Amman (1584).
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5. IMAGINARY ZOOLOGY
66
success, for kings have often desired to see its body
when killed; so true is it that it has pleased Nature
that there should be nothing without its antidote. The
animal is thrown into the hole of the basilisk, which
is easily known from the soil around it being infected.
The weasel destroys the basilisk by its odour, but dies
itself in this struggle of nature against its own self.
Pliny the Elder, Book VIII, Cap. 33.
The image described by Pliny underwent
profound changes over time, and by the Middle
Ages, the Basilisk had gradually lost its tradi-
tional form and more closely resembled a four-
legged rooster or even an eight-legged scaly
beast (Aldrovandi, 1640).
Many Christian encyclopedists sought ratio-
nal explanations for the origin of the Basilisk
and completely rejected the ideas contained
in the Pharsalia. These scholars were unable to
discard their belief in this creature, as the Latin
Vulgate tied it closely to the Tsepha (venom-
ous reptile), so they suggested the basilisk must
have been born from a deformed or counterfeit
egg laid by a rooster and hatched by a frog or a
snake (Borges, 2007).
The Basilisk was considered a very danger-
ous animal, mainly because everything around
it was laid waste, died or rotted, and the rivers
from which it drank were poisoned for centu-
ries. Therefore, travelers were advised to carry
a rooster with them, or at least a mirror, when
passing through unknown lands because the
basilisk was known to detest its own reflected
image and the sound of a cock’s crow; these
beliefs later melded to yield the terms (or new
animals) basilicock, cockatrice, and cocodrille
(Sánchez, 1978).
Leaving aside exaggerations and eccentrici-
ties, Pliny may, in fact, have been referring to
some type of African snake of the genus Naja
when he described the Basilisk. Some species of
mongoose are known to fight some varieties of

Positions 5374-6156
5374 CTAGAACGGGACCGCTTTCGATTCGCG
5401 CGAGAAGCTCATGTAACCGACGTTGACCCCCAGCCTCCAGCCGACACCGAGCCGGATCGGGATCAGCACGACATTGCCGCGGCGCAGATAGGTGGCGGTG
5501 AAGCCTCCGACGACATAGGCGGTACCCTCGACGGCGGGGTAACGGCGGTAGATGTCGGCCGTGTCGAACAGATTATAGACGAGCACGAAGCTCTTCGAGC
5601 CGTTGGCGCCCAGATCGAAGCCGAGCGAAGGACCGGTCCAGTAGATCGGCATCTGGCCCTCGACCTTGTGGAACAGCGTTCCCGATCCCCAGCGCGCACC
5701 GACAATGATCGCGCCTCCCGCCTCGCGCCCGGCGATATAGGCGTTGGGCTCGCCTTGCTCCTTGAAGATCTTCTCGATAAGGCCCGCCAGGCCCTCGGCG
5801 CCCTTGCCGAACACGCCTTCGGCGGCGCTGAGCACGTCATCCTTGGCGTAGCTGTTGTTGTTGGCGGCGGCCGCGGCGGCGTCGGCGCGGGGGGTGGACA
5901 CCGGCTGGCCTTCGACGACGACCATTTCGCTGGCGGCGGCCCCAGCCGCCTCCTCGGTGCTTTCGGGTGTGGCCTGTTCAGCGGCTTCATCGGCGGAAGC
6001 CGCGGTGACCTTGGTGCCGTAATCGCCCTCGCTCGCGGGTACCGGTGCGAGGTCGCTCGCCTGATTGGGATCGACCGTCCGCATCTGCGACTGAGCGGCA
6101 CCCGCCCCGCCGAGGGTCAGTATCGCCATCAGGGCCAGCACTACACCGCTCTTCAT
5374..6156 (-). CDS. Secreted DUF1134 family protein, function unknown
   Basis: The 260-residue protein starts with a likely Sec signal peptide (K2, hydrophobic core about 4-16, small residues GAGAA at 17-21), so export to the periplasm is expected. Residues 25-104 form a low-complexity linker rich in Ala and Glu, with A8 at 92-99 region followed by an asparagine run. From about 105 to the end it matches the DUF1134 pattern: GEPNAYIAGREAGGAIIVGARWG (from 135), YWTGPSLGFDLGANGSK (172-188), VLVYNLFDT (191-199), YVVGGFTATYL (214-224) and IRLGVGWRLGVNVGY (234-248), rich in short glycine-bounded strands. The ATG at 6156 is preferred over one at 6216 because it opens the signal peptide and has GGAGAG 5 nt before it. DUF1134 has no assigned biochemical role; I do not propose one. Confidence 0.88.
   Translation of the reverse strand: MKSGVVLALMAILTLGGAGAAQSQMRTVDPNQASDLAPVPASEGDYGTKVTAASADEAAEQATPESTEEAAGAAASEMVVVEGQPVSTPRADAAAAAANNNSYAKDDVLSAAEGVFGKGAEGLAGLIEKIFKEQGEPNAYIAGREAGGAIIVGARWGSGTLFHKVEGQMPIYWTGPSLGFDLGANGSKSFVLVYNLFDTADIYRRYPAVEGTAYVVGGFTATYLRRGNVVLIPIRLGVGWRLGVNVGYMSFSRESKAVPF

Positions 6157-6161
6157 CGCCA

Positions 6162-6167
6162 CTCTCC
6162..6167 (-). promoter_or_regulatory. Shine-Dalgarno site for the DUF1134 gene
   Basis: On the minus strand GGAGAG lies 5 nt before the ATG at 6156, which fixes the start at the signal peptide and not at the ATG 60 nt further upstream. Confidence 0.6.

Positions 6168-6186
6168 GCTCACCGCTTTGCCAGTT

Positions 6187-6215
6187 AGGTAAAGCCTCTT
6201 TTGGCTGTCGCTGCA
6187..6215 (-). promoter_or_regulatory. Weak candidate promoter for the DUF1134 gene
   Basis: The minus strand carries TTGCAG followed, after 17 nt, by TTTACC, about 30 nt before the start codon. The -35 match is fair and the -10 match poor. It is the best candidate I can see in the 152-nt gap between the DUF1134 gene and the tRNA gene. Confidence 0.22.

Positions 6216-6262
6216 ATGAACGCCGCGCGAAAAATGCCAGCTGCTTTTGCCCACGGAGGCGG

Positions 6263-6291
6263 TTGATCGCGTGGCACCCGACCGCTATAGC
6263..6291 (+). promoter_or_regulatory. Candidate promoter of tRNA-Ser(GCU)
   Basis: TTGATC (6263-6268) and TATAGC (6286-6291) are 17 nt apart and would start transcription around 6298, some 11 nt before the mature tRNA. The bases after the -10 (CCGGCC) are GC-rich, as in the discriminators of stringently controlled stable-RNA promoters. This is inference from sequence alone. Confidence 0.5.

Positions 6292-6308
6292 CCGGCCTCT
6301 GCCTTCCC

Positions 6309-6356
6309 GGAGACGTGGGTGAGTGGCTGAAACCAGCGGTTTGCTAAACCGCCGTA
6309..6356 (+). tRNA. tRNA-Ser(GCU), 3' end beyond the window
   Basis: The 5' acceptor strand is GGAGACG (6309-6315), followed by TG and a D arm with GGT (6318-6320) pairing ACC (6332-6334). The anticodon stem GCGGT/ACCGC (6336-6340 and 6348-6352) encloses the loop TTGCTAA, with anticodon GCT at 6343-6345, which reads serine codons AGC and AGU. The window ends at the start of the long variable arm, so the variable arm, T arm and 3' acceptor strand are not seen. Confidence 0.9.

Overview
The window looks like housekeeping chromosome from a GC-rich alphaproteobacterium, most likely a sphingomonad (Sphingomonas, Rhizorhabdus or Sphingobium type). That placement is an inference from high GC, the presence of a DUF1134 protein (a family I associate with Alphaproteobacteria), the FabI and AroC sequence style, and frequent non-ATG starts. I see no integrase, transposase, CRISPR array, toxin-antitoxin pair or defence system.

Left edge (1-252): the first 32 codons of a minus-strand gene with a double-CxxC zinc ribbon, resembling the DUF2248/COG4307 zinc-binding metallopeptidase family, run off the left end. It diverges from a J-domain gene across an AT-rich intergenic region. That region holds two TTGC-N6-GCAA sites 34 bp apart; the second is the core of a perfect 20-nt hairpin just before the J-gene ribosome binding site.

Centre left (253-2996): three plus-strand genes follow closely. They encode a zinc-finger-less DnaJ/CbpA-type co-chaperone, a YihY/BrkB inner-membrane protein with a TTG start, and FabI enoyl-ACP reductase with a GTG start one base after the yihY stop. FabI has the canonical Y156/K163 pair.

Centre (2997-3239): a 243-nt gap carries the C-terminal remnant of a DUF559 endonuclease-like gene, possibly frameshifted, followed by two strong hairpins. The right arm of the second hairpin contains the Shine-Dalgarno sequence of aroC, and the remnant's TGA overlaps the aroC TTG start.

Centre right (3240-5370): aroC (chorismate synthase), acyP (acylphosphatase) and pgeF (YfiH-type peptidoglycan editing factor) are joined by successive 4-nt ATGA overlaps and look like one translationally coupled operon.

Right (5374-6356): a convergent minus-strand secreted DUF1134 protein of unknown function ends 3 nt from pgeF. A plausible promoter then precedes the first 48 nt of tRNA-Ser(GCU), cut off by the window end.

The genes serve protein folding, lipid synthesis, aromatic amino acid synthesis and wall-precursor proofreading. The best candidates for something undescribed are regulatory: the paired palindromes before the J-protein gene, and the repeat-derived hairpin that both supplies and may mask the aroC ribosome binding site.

snakes. Furthermore, references in the Roman
naturalist’s text indicate the use and applica-
tion of musk from certain mammal species as an
effective way to repel or even kill snakes, and
especially Basilisks, a word that seems to be
used as a collective term referring to any ven-
omous serpent rather than to a specific animal.
A WORLD OF IMAGINATION AND
FANTASY
When we think of pioneering conquerors, we
generally imagine them as intrepid men, brave
and thirsting for adventure, and this is certainly
the romanticized portrayal produced by the
popular Western imagination for the purpose of
transforming their past ghosts into bold heroes.
This portrayal is as mythical and fabulous as
the very monsters and adventures depicted
in the oldest tales, behaviour that can perhaps
only be explained by the analytical psychology
of Jungian or Freudian psychoanalysis. Seen
thus, this portrayal could be one more partially
frustrated attempt to confront the terrors of the
unconscious (Salles, 1998).
This portrayal of fearless characters does not
fit, for example, with the terror that was culti-
vated with regard to the equatorial regions or
the ends of the earth, where it was believed that
damnation lay, where one might be consumed
by flames or tumble into a vast and deep abyss.